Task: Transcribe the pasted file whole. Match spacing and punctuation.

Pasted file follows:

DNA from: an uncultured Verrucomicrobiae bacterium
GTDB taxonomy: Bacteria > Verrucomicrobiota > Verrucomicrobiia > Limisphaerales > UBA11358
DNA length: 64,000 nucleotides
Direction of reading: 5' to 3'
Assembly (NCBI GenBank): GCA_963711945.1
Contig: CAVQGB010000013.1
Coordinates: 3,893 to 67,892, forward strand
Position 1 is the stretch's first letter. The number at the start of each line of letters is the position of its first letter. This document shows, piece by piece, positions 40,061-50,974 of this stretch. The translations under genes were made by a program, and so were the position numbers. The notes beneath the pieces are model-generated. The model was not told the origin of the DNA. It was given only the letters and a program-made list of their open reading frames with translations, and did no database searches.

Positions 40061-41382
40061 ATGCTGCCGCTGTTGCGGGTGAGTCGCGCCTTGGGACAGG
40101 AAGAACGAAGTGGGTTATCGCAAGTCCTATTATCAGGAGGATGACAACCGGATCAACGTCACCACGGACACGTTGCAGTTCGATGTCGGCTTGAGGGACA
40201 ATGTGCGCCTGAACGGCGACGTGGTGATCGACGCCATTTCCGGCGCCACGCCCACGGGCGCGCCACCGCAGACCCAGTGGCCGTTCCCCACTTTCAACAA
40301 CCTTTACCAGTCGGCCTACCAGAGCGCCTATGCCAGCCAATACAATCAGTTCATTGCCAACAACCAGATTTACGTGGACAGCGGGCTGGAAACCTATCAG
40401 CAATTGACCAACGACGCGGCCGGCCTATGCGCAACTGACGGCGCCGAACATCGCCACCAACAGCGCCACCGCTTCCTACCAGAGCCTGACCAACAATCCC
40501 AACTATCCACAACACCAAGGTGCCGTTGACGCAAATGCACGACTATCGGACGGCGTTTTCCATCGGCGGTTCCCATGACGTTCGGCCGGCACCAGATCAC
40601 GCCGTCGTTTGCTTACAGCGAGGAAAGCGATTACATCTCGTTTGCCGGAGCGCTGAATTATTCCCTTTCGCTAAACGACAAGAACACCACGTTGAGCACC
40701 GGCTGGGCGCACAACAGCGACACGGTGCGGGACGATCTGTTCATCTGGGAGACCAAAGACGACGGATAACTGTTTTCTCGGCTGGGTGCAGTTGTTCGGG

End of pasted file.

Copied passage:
DNA from: an uncultured Verrucomicrobiae bacterium
GTDB taxonomy: Bacteria > Verrucomicrobiota > Verrucomicrobiia > Limisphaerales > UBA11358
DNA length: 64,000 nucleotides
Direction of reading: 5' to 3'
Assembly (NCBI GenBank): GCA_963711945.1
Contig: CAVQGB010000013.1
Coordinates: 3,893 to 67,892, forward strand
Position 1 is the stretch's first letter. The number at the start of each line of letters is the position of its first letter. This document shows, piece by piece, positions 40,061-50,974 of this stretch. The translations under genes were made by a program, and so were the position numbers. The notes beneath the pieces are model-generated. The model was not told the origin of the DNA. It was given only the letters and a program-made list of their open reading frames with translations, and did no database searches.

Positions 40061-41382
40061 ATGCTGCCGCTGTTGCGGGTGAGTCGCGCCTTGGGACAGG
40101 AAGAACGAAGTGGGTTATCGCAAGTCCTATTATCAGGAGGATGACAACCGGATCAACGTCACCACGGACACGTTGCAGTTCGATGTCGGCTTGAGGGACA
40201 ATGTGCGCCTGAACGGCGACGTGGTGATCGACGCCATTTCCGGCGCCACGCCCACGGGCGCGCCACCGCAGACCCAGTGGCCGTTCCCCACTTTCAACAA
40301 CCTTTACCAGTCGGCCTACCAGAGCGCCTATGCCAGCCAATACAATCAGTTCATTGCCAACAACCAGATTTACGTGGACAGCGGGCTGGAAACCTATCAG
40401 CAATTGACCAACGACGCGGCCGGCCTATGCGCAACTGACGGCGCCGAACATCGCCACCAACAGCGCCACCGCTTCCTACCAGAGCCTGACCAACAATCCC
40501 AACTATCCACAACACCAAGGTGCCGTTGACGCAAATGCACGACTATCGGACGGCGTTTTCCATCGGCGGTTCCCATGACGTTCGGCCGGCACCAGATCAC
40601 GCCGTCGTTTGCTTACAGCGAGGAAAGCGATTACATCTCGTTTGCCGGAGCGCTGAATTATTCCCTTTCGCTAAACGACAAGAACACCACGTTGAGCACC
40701 GGCTGGGCGCACAACAGCGACACGGTGCGGGACGATCTGTTCATCTGGGAGACCAAAGACGACGGATAACTGTTTTCTCGGCTGGGTGCAGTTGTTCGGG